Opposite sides of the political spectrum have differing views on gun control and have created heated discussions about Second Amendment rights across the country.

Jessica Burger

Polarized political views are creating problems in the current national conversation on gun violence and policy following the Sandy Hook Elementary School massacre in Newtown, Conn., which took the lives of 27 people this past December.

In Washington, the National Rifle Association (NRA) publicly announced it would lobby for armed security guards in all American schools, suggesting the media and video games as the main issue, not gun policy.

Not long after, President Barack Obama, in one of his first acts following his inauguration, called on Congress to strengthen gun policy with a list of 23 signed executive orders. These included renewing a controversial 1994 ban on assault weapons which expired in 2004 and requiring criminal background checks for all gun sales.

These acts have left many on either side of the debate arguing over legalities — one of the main arguments is the idea of gun policy as a threat to Second Amendment rights.

Journalism sophomore and Cal Poly College Republicans member Aaron Bandler said this is the heart of the gun control issue.

“The Second Amendment was put there to protect ourselves from a tyrannical government,” he said. “There is no evidence that any sort of gun control lowers crime.”

Another common argument between sides comes from a lack in statistical data proving gun regulations reduce crime.

Computer science freshman Dylan Hardy is a gun owner and self-proclaimed traditionalist. He said there is little evidence of gun control actually lowering crime rates, or having much effect at all.

“Every citizen in Switzerland is required to serve in the military and keep their military-issued, fully automatic rifle in the house, and there isn’t any crime there,” he said. “In the U.S., we have lots of crime and we have lots of guns as well. England does not have many guns but they have a lot of crime — so you can’t use crime to support your idea either way.”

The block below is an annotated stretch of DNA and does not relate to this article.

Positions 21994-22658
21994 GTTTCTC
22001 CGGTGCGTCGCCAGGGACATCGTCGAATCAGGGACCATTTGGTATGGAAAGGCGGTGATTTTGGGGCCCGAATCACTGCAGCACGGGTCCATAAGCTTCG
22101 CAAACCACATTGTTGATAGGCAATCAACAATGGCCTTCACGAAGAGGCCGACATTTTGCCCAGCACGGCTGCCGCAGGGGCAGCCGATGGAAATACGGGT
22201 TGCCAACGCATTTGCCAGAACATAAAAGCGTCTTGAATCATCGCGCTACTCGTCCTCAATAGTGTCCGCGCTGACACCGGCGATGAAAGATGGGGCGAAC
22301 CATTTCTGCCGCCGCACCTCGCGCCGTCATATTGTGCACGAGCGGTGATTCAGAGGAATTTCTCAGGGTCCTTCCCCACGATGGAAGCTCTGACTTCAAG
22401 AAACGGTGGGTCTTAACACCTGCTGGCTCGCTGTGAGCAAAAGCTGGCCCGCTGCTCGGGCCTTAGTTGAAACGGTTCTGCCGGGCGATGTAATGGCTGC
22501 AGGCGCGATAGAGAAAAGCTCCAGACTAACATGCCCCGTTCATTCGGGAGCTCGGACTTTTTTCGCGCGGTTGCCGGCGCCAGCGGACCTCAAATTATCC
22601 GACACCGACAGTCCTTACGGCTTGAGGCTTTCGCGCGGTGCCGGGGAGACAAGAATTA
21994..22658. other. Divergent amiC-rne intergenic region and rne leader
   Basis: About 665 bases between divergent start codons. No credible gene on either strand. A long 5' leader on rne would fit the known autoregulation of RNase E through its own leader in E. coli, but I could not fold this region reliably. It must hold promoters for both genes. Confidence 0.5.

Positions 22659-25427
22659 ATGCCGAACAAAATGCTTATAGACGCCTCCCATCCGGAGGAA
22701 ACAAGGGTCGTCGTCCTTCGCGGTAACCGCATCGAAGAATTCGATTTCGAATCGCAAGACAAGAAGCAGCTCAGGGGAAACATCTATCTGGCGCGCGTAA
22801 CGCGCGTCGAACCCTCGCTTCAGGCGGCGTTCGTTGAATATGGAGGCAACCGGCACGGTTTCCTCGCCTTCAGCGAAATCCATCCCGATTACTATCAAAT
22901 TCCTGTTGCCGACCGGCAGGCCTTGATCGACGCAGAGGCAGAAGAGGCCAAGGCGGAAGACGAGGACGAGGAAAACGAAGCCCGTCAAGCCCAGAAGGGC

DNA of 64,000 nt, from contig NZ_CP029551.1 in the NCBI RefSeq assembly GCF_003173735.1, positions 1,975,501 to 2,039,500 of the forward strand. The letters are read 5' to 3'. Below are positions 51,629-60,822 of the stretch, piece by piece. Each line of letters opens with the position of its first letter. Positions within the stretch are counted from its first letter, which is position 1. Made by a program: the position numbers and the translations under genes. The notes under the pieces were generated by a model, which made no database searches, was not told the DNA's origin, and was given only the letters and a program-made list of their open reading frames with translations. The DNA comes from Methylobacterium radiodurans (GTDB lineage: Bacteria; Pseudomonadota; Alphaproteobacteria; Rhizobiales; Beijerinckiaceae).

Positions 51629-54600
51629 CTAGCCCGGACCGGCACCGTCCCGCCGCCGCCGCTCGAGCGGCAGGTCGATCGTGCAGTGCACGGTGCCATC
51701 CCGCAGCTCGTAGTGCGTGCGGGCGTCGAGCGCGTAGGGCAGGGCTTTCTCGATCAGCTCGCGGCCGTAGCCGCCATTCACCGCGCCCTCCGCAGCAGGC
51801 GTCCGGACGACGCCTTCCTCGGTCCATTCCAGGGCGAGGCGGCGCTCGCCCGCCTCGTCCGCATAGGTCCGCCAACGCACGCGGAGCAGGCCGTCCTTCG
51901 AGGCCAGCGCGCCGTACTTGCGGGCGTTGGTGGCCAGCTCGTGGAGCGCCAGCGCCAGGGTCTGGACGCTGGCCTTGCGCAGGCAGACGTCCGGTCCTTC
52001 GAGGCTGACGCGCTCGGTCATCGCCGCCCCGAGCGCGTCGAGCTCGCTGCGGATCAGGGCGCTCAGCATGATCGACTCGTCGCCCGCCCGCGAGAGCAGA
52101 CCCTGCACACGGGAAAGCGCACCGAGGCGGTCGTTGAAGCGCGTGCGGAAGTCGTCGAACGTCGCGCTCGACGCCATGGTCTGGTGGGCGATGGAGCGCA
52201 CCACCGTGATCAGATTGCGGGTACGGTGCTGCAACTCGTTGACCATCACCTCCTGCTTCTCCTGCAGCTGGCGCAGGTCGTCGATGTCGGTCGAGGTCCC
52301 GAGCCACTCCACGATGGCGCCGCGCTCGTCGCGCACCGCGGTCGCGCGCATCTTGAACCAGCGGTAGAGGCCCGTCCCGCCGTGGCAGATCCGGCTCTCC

But while no evidence can be claimed to link crime data to gun regulation, recent studies are showing a public shift in America’s views on gun control.

A CBS/New York Times poll found that 54 percent of Americans feel a need to strengthen gun policy compared with 39 percent last April. The poll also found that nine out of 10 Americans would be in favor of a law requiring a criminal background check for all firearm sales.

Business administration sophomore and Cal Poly College Democrats member Cassandra Pelts said she agrees there should be a serious screening process, which would include psychological evaluation and gun safety training. She said she doesn’t think making guns more readily available would solve the issue.

“I’m sorry, but I just don’t think the solution to guns is more guns,” she said.

Physics junior and member of Young Americans for Liberty, a Libertarian-based club, Sanjay Khatry said while he can’t really see anything wrong with a criminal background check for gun owners, the idea makes him nervous.

“I have nothing against background checks, I just don’t want it to get to the point where it all of a sudden becomes a hastle to even get a gun and people don’t want to wait it out,” he said. “That’s what I’m kind of afraid of: when a little incident blows the whole thing up.”

Cal Poly College Democrats President Kayla Clark said she thinks a big problem in coming to a solution on the issue lies in the inability to communicate between political parties. Because the two parties insist on politicizing gun control, nothing is ever going to actually get accomplished, she said.

“We need to step back from polarization,” she said.

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